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I seem to be taking a lot of pictures of bees these days. Two reasons for that: there are a lot of bees out and about in our local desert and that makes them available as subjects; and, I happen to like bees. Bees are graceful and beautiful insects and they have fascinating lifestyles. They’re also a lot of fun to photograph because there are so many species of them in this area (about 1000 in all) and no two bees — aside from the ubiquitous Honeybees — seem to look alike. I find something new every time I photograph one of these insects.
Bees in the Sonoran Desert come in every shape and color imaginable. They’re big and tiny, inconspicuous and brilliant. There is just an enormous array of these creatures. Recently, I photographed a couple of bees with blue eyes. These little bees are smaller than Honeybees and they don’t much resemble them.
Here’s the first of the two. It was harvesting pollen and nectar on a Globemallow plant when I found it. Note the enormous collection of pollen on the bee’s hind leg and its very pretty blue eyes.
Here’s the second one, another blue-eyed bee! I found this one in a Prickly Pear flower. I took one or two photos and it climbed up the inner surface of the flower and appeared to stare at me, intrigued, possibly, by my camera’s flash.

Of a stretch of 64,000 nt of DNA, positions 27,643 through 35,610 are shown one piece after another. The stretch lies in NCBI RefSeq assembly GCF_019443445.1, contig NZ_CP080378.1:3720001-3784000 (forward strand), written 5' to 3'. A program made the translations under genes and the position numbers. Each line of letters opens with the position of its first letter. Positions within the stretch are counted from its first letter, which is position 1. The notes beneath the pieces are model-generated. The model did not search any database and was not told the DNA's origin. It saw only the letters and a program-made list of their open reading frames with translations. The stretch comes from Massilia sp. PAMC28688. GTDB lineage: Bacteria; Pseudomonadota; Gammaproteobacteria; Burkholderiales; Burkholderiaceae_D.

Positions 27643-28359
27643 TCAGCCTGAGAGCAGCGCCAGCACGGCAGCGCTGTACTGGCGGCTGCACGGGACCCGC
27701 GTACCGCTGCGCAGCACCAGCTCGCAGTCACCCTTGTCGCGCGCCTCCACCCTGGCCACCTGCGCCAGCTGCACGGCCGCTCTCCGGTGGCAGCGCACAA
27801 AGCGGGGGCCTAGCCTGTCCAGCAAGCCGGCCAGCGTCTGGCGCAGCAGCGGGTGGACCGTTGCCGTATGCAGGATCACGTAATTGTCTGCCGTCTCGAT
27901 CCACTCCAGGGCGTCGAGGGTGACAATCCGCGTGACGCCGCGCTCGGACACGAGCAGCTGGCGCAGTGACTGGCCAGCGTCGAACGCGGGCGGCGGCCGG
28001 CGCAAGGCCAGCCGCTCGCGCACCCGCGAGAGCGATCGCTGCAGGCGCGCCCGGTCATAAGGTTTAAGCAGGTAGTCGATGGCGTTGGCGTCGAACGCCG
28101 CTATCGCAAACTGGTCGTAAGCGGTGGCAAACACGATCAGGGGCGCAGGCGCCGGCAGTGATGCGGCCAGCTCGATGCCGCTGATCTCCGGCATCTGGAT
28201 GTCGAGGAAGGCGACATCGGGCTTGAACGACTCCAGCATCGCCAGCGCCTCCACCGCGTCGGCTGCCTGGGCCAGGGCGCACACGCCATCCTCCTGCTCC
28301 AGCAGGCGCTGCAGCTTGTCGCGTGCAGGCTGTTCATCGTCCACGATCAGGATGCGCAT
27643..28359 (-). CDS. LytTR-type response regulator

Although these two bees are both blue-eyed, I do not believe that they are of the same species. The first bee has a dark-colored face whereas the second one has a yellow face. The second bee also appears to be a good bit hairier than the first one. Notice that both bees are covered with pollen grains.
I did a bit of research and I believe that both bees are likely members of the genus Melissodes, a genus that includes many species of solitary ground-dwelling bees. Bees belonging to this genus do not live in hives but in solitary burrows. These bees are sometimes referred to as “Digger Bees,” because of their propensity to live in burrows. An alternative popular name for members of this genus is “Longhorn Bees” because the males have very long antennae in proportion to their bodies. The females have shorter antennae and I believe that these two bees are females based on that distinction.
Images made with a Canon 5DS-R, 180 f3.5L Macro Lens assisted by Canon 600EX-RT Speedlite, stabilized by monopod, M setting, ISO 160. The first image shot at f16 @ 1/160, the second at f11 @ 1/160.